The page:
Michael D. Harnois
Passion Sunday B
St. John the Evangelist
1 April 2012
One of my many sinful pleasures is a comic strip called “Coffee with Jesus.” It runs on Facebook, although it can also be seen on the website of its two young creators, who call themselves Radio Free Babylon. It depicts the Jesus of portraits--long hair, beard, mustache, 30-ish--but neatly groomed in a jacket and tie, sharing a polite cup of coffee with one of a rotating group of companions. The strips range from the merely funny to the deeply cynical. One of my recent favorites goes like this:--
Soldiers shooting children in Afghanistan, neighborhood watch captains shooting unarmed boys in Florida: what is going on, Jesus?
You've only named the two most talked about stories in the news. I see this stuff everyday. There is tragedy everywhere, all the time.
And yet you just sit there! Why do you allow it? Why don't you intervene?
Bold questions from someone who has plenty of opportunities to alleviate the suffering around her. But I believe you're late for a nail appointment, aren't you?
This Sunday begins with a few moments of welcome relief from the somberness of Lent. We get to party, waving our palm branches and shouting “Hosanna!” And it lasts about fifteen minutes. And then...then we are reminded, not just of what happened to Jesus, but of what happened to his first followers. It is not a pretty sight. The people who come out looking the worst are the men closest to Jesus, the ones who have been right at his side throughout his ministry. They thought that Jesus was about giving them what they wanted. When they realize that their own tails are at risk, they are gone. One even sees a way to make a few bucks in the process. The one who comes out looking the best, in Mark’s account, is an anonymous woman with a jar of expensive perfume. In an account that jars us and leaves us unsettled even today, when the disciples complain that the perfume should have been sold and the money spent on the poor, Jesus says, “No. She has done the right thing by anointing my body for burial. You can give to the poor any time.”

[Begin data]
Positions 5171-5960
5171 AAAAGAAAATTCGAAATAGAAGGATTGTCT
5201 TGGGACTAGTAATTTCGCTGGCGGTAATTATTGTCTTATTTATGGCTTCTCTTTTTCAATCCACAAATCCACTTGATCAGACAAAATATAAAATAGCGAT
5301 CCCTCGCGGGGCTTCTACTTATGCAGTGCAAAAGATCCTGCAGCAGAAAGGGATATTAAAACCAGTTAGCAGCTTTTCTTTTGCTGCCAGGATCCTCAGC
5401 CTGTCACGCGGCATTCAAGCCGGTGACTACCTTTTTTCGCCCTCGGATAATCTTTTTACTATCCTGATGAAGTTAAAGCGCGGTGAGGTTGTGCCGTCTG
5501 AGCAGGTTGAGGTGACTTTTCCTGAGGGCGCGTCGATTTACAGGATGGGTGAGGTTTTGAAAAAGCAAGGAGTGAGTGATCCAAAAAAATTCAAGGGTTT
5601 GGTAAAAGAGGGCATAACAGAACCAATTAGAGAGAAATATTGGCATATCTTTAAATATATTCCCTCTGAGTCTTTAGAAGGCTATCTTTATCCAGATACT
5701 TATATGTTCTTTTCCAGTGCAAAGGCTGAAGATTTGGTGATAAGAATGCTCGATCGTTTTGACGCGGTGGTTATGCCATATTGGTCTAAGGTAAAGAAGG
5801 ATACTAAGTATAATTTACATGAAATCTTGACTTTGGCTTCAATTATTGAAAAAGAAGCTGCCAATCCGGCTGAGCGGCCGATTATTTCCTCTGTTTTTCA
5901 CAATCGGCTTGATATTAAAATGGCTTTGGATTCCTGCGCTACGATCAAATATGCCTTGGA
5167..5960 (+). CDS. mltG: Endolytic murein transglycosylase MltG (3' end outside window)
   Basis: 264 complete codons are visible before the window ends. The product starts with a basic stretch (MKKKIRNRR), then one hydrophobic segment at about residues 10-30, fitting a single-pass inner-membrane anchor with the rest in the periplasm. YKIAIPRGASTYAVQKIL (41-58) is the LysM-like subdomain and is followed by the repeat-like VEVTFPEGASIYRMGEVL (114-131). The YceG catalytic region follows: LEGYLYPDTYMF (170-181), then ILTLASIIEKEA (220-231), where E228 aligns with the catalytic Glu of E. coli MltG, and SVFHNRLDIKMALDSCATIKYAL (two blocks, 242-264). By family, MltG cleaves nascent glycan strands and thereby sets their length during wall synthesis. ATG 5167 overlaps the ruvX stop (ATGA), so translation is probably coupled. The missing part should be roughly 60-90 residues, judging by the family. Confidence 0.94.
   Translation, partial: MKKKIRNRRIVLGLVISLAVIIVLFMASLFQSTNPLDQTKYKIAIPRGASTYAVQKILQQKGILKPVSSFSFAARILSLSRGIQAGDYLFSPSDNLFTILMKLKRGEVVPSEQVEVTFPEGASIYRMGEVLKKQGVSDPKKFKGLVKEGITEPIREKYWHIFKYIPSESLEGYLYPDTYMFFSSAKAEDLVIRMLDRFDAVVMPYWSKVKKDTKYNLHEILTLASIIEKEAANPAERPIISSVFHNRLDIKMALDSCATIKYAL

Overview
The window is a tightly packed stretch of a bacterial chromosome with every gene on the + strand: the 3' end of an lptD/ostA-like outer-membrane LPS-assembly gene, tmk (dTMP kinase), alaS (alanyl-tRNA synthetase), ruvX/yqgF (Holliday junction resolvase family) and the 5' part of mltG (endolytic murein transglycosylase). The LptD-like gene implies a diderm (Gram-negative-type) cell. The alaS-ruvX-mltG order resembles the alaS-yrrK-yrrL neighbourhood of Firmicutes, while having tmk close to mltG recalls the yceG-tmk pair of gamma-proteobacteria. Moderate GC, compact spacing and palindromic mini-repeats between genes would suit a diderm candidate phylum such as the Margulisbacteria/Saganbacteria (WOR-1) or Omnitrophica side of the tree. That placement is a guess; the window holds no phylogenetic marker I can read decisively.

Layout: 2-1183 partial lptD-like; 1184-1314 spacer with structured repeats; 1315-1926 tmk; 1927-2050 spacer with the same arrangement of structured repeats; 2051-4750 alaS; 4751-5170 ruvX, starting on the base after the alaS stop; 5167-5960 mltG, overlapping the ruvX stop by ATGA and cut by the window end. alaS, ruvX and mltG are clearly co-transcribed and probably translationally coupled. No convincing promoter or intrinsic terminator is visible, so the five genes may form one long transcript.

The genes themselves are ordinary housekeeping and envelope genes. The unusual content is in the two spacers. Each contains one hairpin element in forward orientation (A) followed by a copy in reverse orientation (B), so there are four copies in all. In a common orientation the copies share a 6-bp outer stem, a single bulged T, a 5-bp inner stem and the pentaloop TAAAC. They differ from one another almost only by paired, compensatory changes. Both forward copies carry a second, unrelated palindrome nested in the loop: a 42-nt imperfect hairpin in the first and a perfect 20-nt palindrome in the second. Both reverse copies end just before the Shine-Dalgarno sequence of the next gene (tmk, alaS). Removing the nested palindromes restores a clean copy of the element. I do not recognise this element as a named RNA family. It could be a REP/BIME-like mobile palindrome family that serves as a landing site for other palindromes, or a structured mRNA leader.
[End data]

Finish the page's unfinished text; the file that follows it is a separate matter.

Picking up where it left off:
Today is a day to figure out what it means to follow Jesus, and why we do it. One clue is that, if we do not know ourselves to be in need of God’s grace, we probably will not know what it is to receive it. We can only follow Jesus when we understand what he is doing--what he has done--for us. To come face to face with God’s free gift meeting our deepest need is an intensely personal, intimate encounter. One of the most poignant moments in the musical “Godspell” is a duet between an unnamed woman--one who has just been forgiven and told to go and sin no more--and Jesus. She grasps what Jesus has just done for her. She wants to follow. She knows it will be hard. She offers to prove to him that she can do it.
Where are you going? Where are you going? Can you take me with you?
For my hand is cold And needs warmth Where are you going?
Far beyond where the horizon lies Where the horizon lies
And the land sinks into mellow blueness Oh please, take me with you Let me skip the road with you I can dare myself I can dare myself
I'll put a pebble in my shoe And watch me walk (watch me walk)
I can walk I can walk!
I shall call the pebble Dare I shall call the pebble Dare
We will walk, we will talk together We will talk About walking
Dare shall be carried
And when we both have had enough I will take him from my shoe, singing "Meet your new road!”